Gauntlet Hair Want to Be a Perm Fixture

Gauntlet Hair didn't spring up overnight, but it sure seems like it. Their recently released self-titled debut has all of the right pieces in place to be a quintessentially contemporary creation. The Lafayette-Colorado-based duo's specialty is noisy garage-pop that's rough around the edges in all the right ways. Their songs are dunked in sweet reverb; their melodies are palatable but a bit primordial, too; and the combination of instrumental effects and production renders the vocals barely intelligible. Moreover, Gauntlet Hair sports a faded photo for a cover (an ever-popular visual choice right now), and the album has been issued by Dead Oceans, a niche label that's the perfect home for this young band. As a fleet of other bands with similarly happily humble aesthetics and origins (see Painted Palms, Washed Out and Small Black, among others) have been all over the indie-rock press lately, Gauntlet Hair and Gauntlet Hair are as 2011 as they can be.

The partnership between drummer Craig Nice and vocalist/guitarist Andy R has roots that reach far beyond their current sound. The two met as high-school freshmen in the suburbs of Chicago nine years ago. Originally bonding over punk rock, their first collaboration was a simple crust-punk act. When their tastes changed, they moved to grindcore, then folk, experimental and noise. “That's a lot of territory over the years,” Andy says, estimating they've been part of 10 different bands together. “We had different names for the projects, but it was always just me and Craig.”

When they were on the cusp of their 20s (they're both now 24), they moved to Chicago, acquired a rehearsal space and started a new project titled Gauntlet Hair. (The moniker stems from Andy hearing an amusing turn-of-phrase to describe the locks of blues guitarist Johnny Winter.) This project's particular sound was sparked by Nice acquiring a delay pedal that both players took great interest in. “The beginning of Gauntlet Hair was extremely loud, super-layered guitar leads that were very short and very repetitive,” Andy recalls. They heavily implemented reverb into their sound as a way to make it “as large as possible” while only having two members.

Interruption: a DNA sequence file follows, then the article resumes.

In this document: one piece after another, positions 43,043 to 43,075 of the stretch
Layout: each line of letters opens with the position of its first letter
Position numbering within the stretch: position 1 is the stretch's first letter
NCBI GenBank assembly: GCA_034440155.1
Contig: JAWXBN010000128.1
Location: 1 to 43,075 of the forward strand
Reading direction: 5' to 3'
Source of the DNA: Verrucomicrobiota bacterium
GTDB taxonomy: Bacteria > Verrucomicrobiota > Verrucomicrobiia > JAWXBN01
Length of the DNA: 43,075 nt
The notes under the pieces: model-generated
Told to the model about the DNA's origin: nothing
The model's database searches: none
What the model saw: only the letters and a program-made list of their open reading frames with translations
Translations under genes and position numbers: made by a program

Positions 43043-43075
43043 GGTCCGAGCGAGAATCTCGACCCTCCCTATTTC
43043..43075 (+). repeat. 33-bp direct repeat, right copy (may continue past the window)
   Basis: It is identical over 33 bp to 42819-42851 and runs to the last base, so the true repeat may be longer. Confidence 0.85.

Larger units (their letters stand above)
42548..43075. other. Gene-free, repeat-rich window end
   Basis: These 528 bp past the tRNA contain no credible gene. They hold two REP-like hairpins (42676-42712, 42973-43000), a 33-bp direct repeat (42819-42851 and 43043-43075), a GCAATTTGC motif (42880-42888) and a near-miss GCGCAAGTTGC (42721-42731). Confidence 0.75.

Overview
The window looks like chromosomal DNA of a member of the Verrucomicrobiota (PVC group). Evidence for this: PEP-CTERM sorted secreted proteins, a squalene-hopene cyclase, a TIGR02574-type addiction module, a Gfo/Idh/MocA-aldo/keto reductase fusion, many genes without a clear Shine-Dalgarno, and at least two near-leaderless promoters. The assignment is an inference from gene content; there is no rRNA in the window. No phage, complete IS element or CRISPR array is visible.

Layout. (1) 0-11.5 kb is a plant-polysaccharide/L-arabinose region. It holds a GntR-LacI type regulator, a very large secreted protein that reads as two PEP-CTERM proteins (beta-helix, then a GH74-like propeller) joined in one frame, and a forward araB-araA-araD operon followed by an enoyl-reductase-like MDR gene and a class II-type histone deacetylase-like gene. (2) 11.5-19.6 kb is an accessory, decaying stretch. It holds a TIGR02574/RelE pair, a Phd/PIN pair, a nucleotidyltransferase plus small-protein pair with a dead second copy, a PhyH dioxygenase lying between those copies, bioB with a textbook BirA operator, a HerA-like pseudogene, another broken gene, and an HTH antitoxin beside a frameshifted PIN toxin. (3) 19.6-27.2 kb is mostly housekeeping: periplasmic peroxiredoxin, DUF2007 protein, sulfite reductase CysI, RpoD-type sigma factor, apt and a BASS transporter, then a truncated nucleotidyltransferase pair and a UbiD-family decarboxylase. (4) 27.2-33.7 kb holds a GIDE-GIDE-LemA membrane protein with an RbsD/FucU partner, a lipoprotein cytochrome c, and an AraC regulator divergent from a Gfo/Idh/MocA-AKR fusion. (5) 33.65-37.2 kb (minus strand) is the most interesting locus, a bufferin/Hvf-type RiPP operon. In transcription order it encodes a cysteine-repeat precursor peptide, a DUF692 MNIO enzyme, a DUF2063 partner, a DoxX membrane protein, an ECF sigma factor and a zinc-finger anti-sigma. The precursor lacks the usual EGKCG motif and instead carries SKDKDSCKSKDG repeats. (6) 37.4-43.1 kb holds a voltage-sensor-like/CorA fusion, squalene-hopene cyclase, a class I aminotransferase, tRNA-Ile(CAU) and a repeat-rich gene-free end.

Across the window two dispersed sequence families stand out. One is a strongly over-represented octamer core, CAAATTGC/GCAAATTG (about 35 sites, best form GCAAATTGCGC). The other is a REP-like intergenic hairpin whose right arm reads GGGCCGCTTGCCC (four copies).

Eventually, the pair left for Denver's scene, and it was in that city they made the connections that led to their success today. They enlisted two more players to flesh out their sounds for shows, but their future as a two- or four-piece is still up in the air, indicating that despite their history, Gauntlet Hair (the sound) are still young.

Timing aside, you might wonder why the duo finally found good things in Gauntlet Hair after striking out so many times before. Turns out, those projects were never too serious; none of those earlier bands went beyond recordings. Still, Andy doesn't mind having spent those years laboring over the drawing board. “Those were more naive ideas,” he says. “Maybe people would have caught onto them, but I think that I'm glad we never did anything with them because Gauntlet Hair was the culmination of all of them.”


This article appeared in print as “Locked In: After nearly a decade of toiling away, the duo from Gauntlet Hair finally rise to the occasion.”

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